مهندسی مجدد امور بانکی با مدل های شی گرا : به سوی سیستم های اطلاعاتی مشتری
|کد مقاله||سال انتشار||مقاله انگلیسی||ترجمه فارسی||تعداد کلمات|
|416||1997||19 صفحه PDF||سفارش دهید||8490 کلمه|
Publisher : Elsevier - Science Direct (الزویر - ساینس دایرکت)
Journal : International Journal of Information Management, Volume 17, Issue 3, June 1997, Pages 179–197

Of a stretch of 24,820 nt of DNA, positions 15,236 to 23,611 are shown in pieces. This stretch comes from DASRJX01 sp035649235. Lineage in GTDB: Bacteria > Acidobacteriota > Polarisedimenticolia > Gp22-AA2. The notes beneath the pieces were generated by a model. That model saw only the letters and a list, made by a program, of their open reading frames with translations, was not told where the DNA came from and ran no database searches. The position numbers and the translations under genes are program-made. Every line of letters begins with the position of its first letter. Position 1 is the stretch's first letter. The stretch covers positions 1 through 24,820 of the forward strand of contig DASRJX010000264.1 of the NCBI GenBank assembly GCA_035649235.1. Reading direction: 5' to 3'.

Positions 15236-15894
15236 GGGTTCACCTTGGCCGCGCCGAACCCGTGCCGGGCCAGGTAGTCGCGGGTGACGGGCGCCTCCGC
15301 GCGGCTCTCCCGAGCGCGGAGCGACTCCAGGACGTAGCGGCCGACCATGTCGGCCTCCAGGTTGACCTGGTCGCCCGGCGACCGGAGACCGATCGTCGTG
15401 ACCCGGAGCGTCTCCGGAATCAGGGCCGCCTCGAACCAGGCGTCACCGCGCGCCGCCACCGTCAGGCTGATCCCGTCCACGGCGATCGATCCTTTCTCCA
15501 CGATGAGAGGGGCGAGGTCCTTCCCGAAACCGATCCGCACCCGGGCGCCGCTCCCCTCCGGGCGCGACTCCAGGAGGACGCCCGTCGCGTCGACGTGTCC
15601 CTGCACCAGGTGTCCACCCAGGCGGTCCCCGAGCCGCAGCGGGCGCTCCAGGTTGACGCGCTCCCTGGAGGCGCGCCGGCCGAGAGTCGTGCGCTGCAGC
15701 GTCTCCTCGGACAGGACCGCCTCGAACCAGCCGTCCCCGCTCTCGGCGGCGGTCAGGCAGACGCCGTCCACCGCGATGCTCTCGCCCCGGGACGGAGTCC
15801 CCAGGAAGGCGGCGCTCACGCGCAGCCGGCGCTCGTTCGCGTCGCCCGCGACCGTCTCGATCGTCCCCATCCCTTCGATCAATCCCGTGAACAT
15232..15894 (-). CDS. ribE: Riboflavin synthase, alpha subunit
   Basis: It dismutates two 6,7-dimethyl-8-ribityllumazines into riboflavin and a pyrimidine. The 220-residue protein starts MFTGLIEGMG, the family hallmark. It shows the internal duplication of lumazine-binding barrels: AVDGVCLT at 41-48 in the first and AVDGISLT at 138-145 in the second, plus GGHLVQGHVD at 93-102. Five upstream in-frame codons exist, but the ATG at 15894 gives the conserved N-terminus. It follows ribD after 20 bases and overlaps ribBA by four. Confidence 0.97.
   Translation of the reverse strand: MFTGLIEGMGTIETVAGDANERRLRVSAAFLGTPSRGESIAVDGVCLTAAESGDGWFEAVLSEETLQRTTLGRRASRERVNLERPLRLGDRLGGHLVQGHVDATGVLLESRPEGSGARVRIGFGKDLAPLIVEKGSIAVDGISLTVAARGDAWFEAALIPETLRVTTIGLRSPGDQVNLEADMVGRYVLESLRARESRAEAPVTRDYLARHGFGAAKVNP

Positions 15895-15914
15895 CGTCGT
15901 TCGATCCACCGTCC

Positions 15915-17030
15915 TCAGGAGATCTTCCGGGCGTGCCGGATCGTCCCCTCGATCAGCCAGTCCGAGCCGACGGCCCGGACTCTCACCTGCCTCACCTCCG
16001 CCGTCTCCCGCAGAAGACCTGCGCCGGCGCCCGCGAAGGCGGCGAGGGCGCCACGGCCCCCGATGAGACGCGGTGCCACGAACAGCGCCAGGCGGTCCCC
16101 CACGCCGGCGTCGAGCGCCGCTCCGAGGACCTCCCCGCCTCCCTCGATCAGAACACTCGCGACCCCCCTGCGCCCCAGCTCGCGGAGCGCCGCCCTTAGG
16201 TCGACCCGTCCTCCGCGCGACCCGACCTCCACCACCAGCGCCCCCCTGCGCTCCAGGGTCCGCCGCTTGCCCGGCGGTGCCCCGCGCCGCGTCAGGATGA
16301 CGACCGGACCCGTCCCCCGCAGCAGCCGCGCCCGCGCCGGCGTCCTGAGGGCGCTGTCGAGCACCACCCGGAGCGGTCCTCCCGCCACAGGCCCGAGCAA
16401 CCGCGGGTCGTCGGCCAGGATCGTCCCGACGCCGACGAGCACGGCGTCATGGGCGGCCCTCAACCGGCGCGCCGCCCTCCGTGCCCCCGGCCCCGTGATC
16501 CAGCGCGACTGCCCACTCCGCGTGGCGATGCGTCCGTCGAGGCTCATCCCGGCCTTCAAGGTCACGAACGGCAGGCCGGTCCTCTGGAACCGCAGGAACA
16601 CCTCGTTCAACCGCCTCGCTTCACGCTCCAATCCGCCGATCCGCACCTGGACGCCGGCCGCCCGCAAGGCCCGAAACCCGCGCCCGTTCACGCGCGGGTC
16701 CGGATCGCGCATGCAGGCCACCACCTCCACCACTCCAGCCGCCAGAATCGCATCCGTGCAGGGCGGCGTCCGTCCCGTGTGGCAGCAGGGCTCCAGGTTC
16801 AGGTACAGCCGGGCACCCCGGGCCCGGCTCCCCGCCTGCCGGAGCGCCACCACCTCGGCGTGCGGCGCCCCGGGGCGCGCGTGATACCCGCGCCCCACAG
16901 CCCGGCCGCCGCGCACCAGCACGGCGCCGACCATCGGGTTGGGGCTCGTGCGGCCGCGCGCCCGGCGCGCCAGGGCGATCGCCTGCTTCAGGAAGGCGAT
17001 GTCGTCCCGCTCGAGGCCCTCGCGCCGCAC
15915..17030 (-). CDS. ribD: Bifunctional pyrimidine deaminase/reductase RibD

The banking sector is demanding re-engineering due to changes in economic setting, consumer needs and market competition and requires a redesign of current accounts-oriented information technology systems to customer-oriented systems. The paper argues that object-orientation provides the needed transparency and consistency between the models of business systems and the models of IT systems and adopts the use of object-oriented methods as a basis for redesigning banking business processes and information systems. The paper reports the findings of a research project that dealt with the development of the Banking Reengineering with Object-Oriented Modelling (BROOM) method for the coupled redesign of business and information systems and gives the results of an application of the method to a bank.